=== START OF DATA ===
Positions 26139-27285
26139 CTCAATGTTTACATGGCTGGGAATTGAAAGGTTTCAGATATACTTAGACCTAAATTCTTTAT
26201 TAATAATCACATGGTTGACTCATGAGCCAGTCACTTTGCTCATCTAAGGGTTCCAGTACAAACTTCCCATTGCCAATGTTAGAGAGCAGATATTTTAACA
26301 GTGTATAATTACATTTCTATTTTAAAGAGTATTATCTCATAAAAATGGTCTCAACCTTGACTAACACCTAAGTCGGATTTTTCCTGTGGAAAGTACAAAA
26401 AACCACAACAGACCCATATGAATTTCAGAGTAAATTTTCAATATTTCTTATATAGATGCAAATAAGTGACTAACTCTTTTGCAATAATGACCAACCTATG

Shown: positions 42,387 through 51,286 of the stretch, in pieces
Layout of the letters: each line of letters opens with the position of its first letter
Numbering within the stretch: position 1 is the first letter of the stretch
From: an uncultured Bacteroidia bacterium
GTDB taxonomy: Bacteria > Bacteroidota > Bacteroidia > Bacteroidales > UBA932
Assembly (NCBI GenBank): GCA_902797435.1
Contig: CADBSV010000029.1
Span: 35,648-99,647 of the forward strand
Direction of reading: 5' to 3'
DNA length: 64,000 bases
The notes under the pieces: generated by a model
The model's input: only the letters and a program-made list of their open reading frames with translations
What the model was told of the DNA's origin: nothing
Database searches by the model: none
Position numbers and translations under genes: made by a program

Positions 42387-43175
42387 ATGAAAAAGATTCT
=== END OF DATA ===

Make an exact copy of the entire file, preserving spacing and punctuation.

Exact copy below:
Positions 26139-27285
26139 CTCAATGTTTACATGGCTGGGAATTGAAAGGTTTCAGATATACTTAGACCTAAATTCTTTAT
26201 TAATAATCACATGGTTGACTCATGAGCCAGTCACTTTGCTCATCTAAGGGTTCCAGTACAAACTTCCCATTGCCAATGTTAGAGAGCAGATATTTTAACA
26301 GTGTATAATTACATTTCTATTTTAAAGAGTATTATCTCATAAAAATGGTCTCAACCTTGACTAACACCTAAGTCGGATTTTTCCTGTGGAAAGTACAAAA
26401 AACCACAACAGACCCATATGAATTTCAGAGTAAATTTTCAATATTTCTTATATAGATGCAAATAAGTGACTAACTCTTTTGCAATAATGACCAACCTATG

Shown: positions 42,387 through 51,286 of the stretch, in pieces
Layout of the letters: each line of letters opens with the position of its first letter
Numbering within the stretch: position 1 is the first letter of the stretch
From: an uncultured Bacteroidia bacterium
GTDB taxonomy: Bacteria > Bacteroidota > Bacteroidia > Bacteroidales > UBA932
Assembly (NCBI GenBank): GCA_902797435.1
Contig: CADBSV010000029.1
Span: 35,648-99,647 of the forward strand
Direction of reading: 5' to 3'
DNA length: 64,000 bases
The notes under the pieces: generated by a model
The model's input: only the letters and a program-made list of their open reading frames with translations
What the model was told of the DNA's origin: nothing
Database searches by the model: none
Position numbers and translations under genes: made by a program

Positions 42387-43175
42387 ATGAAAAAGATTCT